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… as broadcaster bemoan exorbitant fees
– authority urges defaulters to visit office, agree to payment plan
By Svetlana Marshall
Close to $174M in Broadcast Licence Fees remain outstanding, Guyana National Broadcasting Authority (GNBA) Board Secretary and Administrative Manager, Violet Boyal has said.
In an interview with Village Voice Newspaper, Boyal said though GNBA implemented a number of systems to encourage financial compliance, not many broadcasters have opted to capitalize on those initiatives.
Having been very patient and lenient, Boyal said approximately two weeks ago, the broadcast authority publicized the names of 26 cable, radio and television broadcasters, who have been financially noncompliant, with the hope that they would bring themselves inline, however, only two of those companies have issued payments to date.
Those two companies have been identified as the National Communications Network (NCN) and Keystone Solutions Inc. According to the Administrative Manager, the radio broadcasters have both made part payments and have signed promissory notes, committing to future payments.
Blackman and Sons Inc., another radio broadcaster, and Countryside Broadcasting Inc- a television broadcaster based in Berbice – have indicated to the authority that payments will be issued later this year.
With millions of dollars in Broadcast Licence Fees still outstanding, Boyal is encouraging broadcasters to visit GNBA’s Queenstown, Georgetown Office to work-out a payment plan. “…Come in, sit with us, and we can work out a payment plan base on the amount of money outstanding,” Boyal said while noting that broadcasters will also be required to sign promissory notes.
Of the 26 broadcasters with outstanding fees, three are cable networks, 12 are radio stations and 11 are television stations. Brutal Group Inc, CNC Inc, Linden Wireless Communications Network, News Talk Radio Inc., Pinnacle Communications Inc, Wireless Connections Inc, Multi-Cultural Communications Inc. and ANG Inc are among those still in arrears.
One day after GNBA issued the July 15 notice urging financial compliance, Glenn Lall, the proprietor of National Media & Broadcasting Company Ltd who operates Kaieteur Radio, complained bitterly about the ‘steep fee’ associated with broadcasting in Guyana. “We just can’t pay it. If we have to, we will have to shut down the place,” Lall said while appearing on Benschop Radio 107.1.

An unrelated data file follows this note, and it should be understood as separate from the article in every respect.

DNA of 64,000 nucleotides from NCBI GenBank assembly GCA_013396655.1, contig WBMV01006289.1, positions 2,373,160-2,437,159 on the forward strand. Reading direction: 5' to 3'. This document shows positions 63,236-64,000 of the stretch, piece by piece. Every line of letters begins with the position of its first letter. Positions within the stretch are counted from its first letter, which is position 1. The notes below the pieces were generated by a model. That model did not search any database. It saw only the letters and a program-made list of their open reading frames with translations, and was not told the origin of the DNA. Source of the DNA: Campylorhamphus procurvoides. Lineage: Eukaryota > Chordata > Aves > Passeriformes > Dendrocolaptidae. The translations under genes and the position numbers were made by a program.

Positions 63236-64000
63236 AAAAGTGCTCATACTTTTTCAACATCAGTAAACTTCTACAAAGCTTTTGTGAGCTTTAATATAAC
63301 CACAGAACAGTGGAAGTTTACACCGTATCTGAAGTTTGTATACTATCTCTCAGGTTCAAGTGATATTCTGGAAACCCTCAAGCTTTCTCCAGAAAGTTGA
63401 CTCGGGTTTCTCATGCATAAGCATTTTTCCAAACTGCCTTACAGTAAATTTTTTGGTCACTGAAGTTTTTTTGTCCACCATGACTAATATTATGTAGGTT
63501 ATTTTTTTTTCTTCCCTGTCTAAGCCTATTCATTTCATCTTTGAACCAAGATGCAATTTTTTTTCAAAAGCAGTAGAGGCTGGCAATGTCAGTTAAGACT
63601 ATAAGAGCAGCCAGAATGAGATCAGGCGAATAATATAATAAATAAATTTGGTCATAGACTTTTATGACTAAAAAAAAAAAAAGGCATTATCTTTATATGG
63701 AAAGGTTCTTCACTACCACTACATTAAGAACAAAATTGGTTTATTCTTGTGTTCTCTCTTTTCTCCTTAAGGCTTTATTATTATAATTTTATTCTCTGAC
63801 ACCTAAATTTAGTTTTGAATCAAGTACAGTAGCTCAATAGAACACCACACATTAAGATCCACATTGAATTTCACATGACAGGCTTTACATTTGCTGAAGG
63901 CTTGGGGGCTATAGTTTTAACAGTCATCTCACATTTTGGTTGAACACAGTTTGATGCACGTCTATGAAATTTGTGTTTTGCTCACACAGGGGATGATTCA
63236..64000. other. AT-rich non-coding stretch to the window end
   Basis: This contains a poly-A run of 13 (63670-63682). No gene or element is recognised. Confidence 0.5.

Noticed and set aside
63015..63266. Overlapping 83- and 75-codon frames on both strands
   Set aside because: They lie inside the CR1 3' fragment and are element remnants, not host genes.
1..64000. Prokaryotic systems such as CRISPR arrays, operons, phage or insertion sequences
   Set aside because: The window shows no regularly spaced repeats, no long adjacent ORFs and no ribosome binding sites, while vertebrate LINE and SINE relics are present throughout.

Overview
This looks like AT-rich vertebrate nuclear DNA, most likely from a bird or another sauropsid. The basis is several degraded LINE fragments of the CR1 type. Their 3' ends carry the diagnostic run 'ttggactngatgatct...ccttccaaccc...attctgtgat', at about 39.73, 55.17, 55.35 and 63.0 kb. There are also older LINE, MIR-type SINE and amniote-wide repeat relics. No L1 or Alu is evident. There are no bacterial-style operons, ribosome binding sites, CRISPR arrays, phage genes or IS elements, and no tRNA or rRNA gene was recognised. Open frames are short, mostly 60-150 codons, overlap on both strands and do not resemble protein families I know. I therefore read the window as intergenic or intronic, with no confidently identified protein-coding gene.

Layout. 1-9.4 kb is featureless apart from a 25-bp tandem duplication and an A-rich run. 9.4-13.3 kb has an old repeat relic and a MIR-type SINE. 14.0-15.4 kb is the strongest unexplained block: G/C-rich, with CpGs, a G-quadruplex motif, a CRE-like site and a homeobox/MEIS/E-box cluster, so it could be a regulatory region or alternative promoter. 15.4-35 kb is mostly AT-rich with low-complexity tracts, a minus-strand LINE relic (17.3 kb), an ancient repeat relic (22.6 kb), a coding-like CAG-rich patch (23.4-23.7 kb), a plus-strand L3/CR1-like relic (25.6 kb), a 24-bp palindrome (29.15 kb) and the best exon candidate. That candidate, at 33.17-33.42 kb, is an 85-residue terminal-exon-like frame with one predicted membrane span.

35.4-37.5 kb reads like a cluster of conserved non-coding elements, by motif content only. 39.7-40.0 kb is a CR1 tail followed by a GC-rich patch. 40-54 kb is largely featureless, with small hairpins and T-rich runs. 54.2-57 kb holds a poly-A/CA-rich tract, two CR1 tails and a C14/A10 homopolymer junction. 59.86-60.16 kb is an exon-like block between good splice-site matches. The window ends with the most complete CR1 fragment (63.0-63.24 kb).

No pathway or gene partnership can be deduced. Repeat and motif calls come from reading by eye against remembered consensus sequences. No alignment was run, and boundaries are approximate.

Nigel Blackman, who operates HBTV Channel Nine as well as a radio station, 96.1 which falls under the Blackman and Sons brand, said the Broadcast Licence Fee is too high. According to him, there is no basis for the high fees. “It has been put there arbitrarily, until now no one has claimed what it is for or how they came to that figure,” Blackman said.
But the GNBA Administrative Manager told Village Voice Newspaper that it was only in 2017 that the Broadcast Act was amended to reflect lower fees. “The Act was amended to reduce fees according to zones, if you were paying a million, if you were in the primary zone, you drop to half the amount; if you are in the secondary zone, another half of that amount; if you are in the tertiary zone, half of that amount. I don’t know what more they want,” Boyal said.
Based on GNBA’s fee structure, established in accordance with the Broadcasting Amendment Act 2017, broadcasters in the primary zone are required to pay a fee of $1.2M or 3.5% of gross revenue of the preceding year whichever is greater in the case of television stations; $2.5M or 3.5% of gross revenue in the case of radio broadcasters and $1.2M or 3.5% of gross revenue in the case of Cable operators. In the Secondary Zone, television and cable operators are required to pay a fee of $600,000 each or 3.5% of their gross revenue while radio broadcasters are required to pay a fee of $1.250M or 3.5% of their gross revenue.
Similarly, in the Tertiary Zone, the broadcast fees for television and cable operators have been set at $300,000 each or 3.5% of their gross revenue while radio stations are required to pay $625,000. The Community Broadcasting Service fee is $150,000 whether radio or television.
Boyal iterated that when compared to the previous fee structure, the fees are significantly lower.
While the ongoing COVID-19 pandemic has resulted in a slowdown in economic activities, Boyal said the pandemic is no excuse for nonpayment, since long before the pandemic started, broadcasters were defaulting on their payments.
“Long before the pandemic people owed the authority and they were not paying. We had reached out to them, for them to come in and sign an agreement, a few of them did, they started to make their payments, one payment, two payments, and then they ceased,” Boyal recalled.
She called that in celebration of Guyana’s 50th Republic Anniversary another concession was offered but only four broadcasters capitalized on the opportunity.
“Four broadcasters responded; the majority, who owed big sums never came to us. Now if the authority had those monies coming in long before this pandemic I think special concessions, not waivers (we don’t have the power to waive anything…), would have been granted for persons to pay in tranches but that didn’t happen before the pandemic,” she reasoned.
Boyal said GNBA needs finance to stay afloat. “So how is the authority to survive? We do not get monies from the government to keep us afloat, we depend upon the license fees,” Boyal said.
GNBA, in its last notice, pointed out that it is empowered to take action against delinquent broadcasters.